Types of Analyses In order to investigate the benefits (and any downsides) of increased public and private investment in large-scale habitat restoration, three main types of analyses could be used. Although each analyses is concerned with the impact of a change in land use from agriculture to native vegetation, and much of the information and data required is the same, each analyses addresses different aspects and needs to be distinguished. The analyses are: • Social benefit cost analyses — these analyses involve identifying the benefits and costs of investing in habitat restoration from the perspective of society or the wider community. With respect to habitat restoration, all potential benefits that would arise, and the costs that would be incurred in generating those benefits (including the costs of forgone agricultural production), over a specified period would be identified. By addressing all benefits and costs from the perspective of the wider community, there is no need to take into account the ownership of the assets, sources of investment funds, or region where the investment occurs. Where data are available, the magnitude of the benefits and costs are quantified in dollar terms and discounted to determine the net value today of future benefits and costs, commonly referred to as Net Present Value (NPV — refer to Footnote 3, page 7). If not available as is frequently the case for the services provided by natural assets, qualitative descriptions of the benefits and costs are generally provided. • Regional economic impact assessments — these assessments involve estimating the change in the level of total economic activity, hence employment, within a region from a change in the level of purchased inputs for, and/or revenue received from, particular activities such as agricultural production compared with habitat restoration/native vegetation. The assessments are based on Australian Input-Output Tables of the Australian Bureau of Statistics and involve assessing the direct employment effects for the sector in which the change has occurred and the flow-on effects of that change for employment in other sectors of the regional economy (known as indirect employment). Compared with social benefit costs analysis, economic impact assessments are narrower and consider the impact from the perspective of a particular region. • Financial analyses — these analyses are from the perspective of the investor for example in habitat restoration to change land use from agriculture to native vegetation. They involve determining the funds required for the initial capital investment, the costs of other inputs over the life of the investment, the residual value of the capital asset and the revenue stream generated. In essence, the analyses seek to determine if a potential investment would be financial viable, such that the revenue generated would meet all operating, depreciation and interest costs.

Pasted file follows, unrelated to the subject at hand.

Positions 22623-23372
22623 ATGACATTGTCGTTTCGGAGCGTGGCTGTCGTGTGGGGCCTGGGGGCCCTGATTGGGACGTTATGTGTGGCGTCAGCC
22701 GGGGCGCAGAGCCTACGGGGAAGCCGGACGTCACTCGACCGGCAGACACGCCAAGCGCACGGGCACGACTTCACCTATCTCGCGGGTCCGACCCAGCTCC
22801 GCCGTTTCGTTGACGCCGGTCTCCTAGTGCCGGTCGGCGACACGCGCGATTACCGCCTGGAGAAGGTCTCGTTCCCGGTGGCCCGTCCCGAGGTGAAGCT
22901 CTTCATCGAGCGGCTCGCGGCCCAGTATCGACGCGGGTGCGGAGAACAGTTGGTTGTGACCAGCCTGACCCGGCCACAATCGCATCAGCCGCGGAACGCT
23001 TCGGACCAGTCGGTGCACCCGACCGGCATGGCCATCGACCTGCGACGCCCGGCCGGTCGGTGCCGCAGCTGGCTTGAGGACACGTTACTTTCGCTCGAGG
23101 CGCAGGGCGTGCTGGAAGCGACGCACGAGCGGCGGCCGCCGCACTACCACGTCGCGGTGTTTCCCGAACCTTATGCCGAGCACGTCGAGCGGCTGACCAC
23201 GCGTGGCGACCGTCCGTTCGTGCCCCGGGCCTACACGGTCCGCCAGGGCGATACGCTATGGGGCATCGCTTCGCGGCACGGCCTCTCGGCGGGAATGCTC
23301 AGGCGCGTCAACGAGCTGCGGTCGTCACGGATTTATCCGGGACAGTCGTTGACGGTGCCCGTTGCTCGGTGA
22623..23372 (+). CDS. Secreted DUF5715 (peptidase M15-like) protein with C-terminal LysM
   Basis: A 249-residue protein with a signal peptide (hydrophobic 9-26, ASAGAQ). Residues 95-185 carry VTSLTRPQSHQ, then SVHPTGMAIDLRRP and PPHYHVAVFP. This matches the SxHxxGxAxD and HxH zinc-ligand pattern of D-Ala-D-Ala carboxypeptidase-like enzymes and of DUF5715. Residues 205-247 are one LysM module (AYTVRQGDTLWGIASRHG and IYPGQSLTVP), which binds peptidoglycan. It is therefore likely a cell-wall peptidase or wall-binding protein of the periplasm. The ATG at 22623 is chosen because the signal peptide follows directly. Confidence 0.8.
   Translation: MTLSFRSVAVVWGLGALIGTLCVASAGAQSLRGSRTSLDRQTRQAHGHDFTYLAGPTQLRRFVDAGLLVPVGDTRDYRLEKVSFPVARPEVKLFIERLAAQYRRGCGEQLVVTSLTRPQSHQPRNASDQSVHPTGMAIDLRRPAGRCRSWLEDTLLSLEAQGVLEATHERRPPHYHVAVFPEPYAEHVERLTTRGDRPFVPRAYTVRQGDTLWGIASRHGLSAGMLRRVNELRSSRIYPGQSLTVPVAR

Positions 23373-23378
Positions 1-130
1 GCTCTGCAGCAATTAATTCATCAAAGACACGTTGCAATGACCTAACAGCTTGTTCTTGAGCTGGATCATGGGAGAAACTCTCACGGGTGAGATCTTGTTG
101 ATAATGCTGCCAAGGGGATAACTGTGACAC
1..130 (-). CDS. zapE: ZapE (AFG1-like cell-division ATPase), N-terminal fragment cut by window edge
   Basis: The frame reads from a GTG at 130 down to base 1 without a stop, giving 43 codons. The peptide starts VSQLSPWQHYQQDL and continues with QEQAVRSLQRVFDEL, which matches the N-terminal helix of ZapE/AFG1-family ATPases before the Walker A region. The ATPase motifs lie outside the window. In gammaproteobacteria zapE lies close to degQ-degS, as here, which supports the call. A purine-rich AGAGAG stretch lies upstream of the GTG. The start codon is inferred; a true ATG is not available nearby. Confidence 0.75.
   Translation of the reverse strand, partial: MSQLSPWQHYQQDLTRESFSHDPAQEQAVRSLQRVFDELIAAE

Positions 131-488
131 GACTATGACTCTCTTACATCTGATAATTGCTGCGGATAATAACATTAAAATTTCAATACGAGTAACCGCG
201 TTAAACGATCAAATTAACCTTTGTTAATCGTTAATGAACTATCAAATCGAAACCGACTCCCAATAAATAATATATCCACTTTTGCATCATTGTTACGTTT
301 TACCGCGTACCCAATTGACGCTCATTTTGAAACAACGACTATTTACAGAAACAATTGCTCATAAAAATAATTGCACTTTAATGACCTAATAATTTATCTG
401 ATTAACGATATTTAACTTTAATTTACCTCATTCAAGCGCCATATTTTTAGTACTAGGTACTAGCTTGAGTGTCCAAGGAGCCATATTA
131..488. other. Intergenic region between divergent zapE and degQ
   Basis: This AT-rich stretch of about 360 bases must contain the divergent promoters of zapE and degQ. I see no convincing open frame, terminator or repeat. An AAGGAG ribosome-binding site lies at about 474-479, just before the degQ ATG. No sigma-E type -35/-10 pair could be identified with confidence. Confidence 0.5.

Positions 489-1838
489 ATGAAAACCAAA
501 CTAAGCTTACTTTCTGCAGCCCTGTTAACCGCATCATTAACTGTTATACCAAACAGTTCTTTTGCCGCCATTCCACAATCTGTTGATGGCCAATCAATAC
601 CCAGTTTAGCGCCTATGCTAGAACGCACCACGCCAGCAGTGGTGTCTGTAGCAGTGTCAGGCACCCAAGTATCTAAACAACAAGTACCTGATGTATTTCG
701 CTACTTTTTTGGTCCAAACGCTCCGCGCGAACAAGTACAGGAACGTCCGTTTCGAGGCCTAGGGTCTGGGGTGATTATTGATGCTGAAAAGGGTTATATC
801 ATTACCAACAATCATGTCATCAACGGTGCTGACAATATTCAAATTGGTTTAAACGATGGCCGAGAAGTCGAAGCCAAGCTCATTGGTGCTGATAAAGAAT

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The analyses undertaken for this study were a regional economic impact assessment and financial analyses. Mainly because the values of the unpriced benefits from native vegetation were not available, a full social benefit cost analyses could not be undertaken for this study. These benefits however are described qualitatively.